Ray finds peace in his life. That’s what matters here. That’s why his sudden, violent death, in which he’s riddled with bullets, is filmed in slow-motion and strangely feels graceful. You’d think he’d be oozing blood and suffering, like the way Blake goes out. But Blake goes out that way because of who Blake is—at least, that’s the message Pizzolatto is giving us here. Yes, Ray’s death was part of his trajectory from way back—but he tries to make amends, at least with his son, at the very end. So instead of feeling sudden and sad, it feels fated.

Frank, on the other hand—his death does feel surprising and cruel. As I said earlier, Frank suffers from “This isn’t me” sydrome. In the course of their story lines this season, Ray and Ani are both able to own up to who they are and what part they play in maintaining their misery. They free themselves of it—not only because they find each other and love, but because they are brave enough to face what scares them most. Paul and Frank aren’t brave enough for that. So when each of them die, that spiritual aspect of Ray’s death is absent.


The only part of Frank’s death that feels triumphant is his inability to accept that he is dying. He’s a fighter. Up to the very end, he won’t give up his suit, the symbol of all the work he’s done to better his station in life. He could have just starved to death out there, but because he can’t give up the suit, he’s stabbed and has to bleed out. As he struggles along, he says things like how he’ll never stop moving. He passes by all these ghosts of his past, like he’s Ebenezer Scrooge. Finally, his racism is explained—it seems he was tormented by various ethnic groups when he was a goofy white kid in Chicago. But when the man on his knees with the bloodied face appears in his periphery, begging for a second chance, you see the true nature of Frank Semyon come out. He says to the man, “It isn’t me who put you here. It isn’t me.” “But you can get me out!” the man pleads.



And this, his denial of his responsibility over who he is and how he treats others—this is the biggest problem for Frank Semyon. Eliot Bezzerides said it best when he told Antigone he believed her entire adult life was meant to be some kind of reaction to him as a parent. That is exactly what Frank has done—his life is a reaction to his dad. And if everything you do is based on a defense mechanism or a coping technique, it makes it very hard to get in touch with who you really are. Frank is tormented by these memories of the people who hurt him and then the people he unintentionally abused. They appear to him as he staggers along, like the carrion crows who trail behind him, just waiting for him to falter, smacking their lips at the taste of it. When he finally sees Jordan, standing like a beacon of light, it is like the one safe space in his life appearing before him. Does this mean he goes to heaven? I don’t know. Jordan is the one person he can be himself with, his one saving grace. But he sees her after he’s already gone. That’s because the part of him that was holding onto this world was the same part that was tormented by his past. It’s only when his spirit is able to leave his body that he can walk upright and with ease. Because now he’s free of all that.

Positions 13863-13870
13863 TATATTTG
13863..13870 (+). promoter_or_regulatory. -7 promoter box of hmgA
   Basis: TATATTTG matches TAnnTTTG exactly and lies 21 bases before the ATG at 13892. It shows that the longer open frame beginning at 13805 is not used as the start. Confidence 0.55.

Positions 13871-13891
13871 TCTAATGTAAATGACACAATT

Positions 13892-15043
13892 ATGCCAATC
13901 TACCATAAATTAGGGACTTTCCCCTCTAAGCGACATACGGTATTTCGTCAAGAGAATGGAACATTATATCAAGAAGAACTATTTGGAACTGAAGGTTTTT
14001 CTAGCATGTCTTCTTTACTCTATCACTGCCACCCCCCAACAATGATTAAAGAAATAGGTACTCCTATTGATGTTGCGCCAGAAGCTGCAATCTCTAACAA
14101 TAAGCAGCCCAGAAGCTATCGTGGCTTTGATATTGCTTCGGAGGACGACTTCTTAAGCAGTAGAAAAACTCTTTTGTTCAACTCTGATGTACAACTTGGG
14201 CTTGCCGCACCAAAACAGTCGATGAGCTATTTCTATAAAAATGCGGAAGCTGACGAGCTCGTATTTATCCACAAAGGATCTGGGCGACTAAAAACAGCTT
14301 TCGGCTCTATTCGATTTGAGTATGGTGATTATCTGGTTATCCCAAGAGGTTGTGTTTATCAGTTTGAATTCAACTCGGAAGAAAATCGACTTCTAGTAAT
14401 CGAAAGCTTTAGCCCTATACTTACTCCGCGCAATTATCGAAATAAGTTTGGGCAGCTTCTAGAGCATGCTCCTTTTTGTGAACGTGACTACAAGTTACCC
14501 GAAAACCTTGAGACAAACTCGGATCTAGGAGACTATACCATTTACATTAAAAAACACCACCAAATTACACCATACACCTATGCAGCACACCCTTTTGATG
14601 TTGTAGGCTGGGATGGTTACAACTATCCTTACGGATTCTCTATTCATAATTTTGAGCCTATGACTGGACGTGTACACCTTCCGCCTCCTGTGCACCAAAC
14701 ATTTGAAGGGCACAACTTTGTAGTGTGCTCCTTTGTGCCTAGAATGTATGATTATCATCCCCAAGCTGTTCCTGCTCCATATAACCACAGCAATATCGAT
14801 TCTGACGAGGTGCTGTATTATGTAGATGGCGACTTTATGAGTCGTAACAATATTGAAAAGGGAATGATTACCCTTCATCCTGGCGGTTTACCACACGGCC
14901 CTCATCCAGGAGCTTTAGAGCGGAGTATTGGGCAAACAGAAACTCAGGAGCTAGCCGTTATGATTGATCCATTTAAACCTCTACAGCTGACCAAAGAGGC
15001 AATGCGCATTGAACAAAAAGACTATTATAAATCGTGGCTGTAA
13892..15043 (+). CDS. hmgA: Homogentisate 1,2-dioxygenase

51qmSLEuIEL._SX322_BO1,204,203,200_The author of What Happens When We Die, psychic Echo Bodine, would say that Frank probably has a young soul. “The soul does different things during physical death, depending on its age and wisdom. Young souls tend to stay in the body until it takes its last breath, whereas older souls often leave beforehand, especially if the impending death is the result of an impact to the body such as a car accident, plane crash, drowning or heart attack. As the soul grows in its spiritual understanding and development, it realizes that feeling the impact of physical pain is unnecessary. I met the soul of a skydiver whose body died after his parachute didn’t open. This soul stayed in the body, watching as it fell to the ground and broke into several pieces upon landing. He was a younger soul who hadn’t yet learned to leave the body before an accident occurs. Some young souls lack knowledge about death and think that staying with the body will ensure that it will live, but that’s not the case. On the other hand, older souls are spiritually aware and know to leave their body before death occurs and head straight to the white light.”

Remember what Eliot says to Ray about his soul—that it’s the oldest he’s ever seen. This was likely Ray’s last life—he jumps out of his body as soon as he sees that light (while saying the phrase “a better place”), and doesn’t even feel the impact of the bullets. Frank holds on a bit longer.

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A while back, I pointed out how the main characters of the season could easily represent each of the animal masks in Caspere’s Hollywood apartment, using shamanistic symbolism.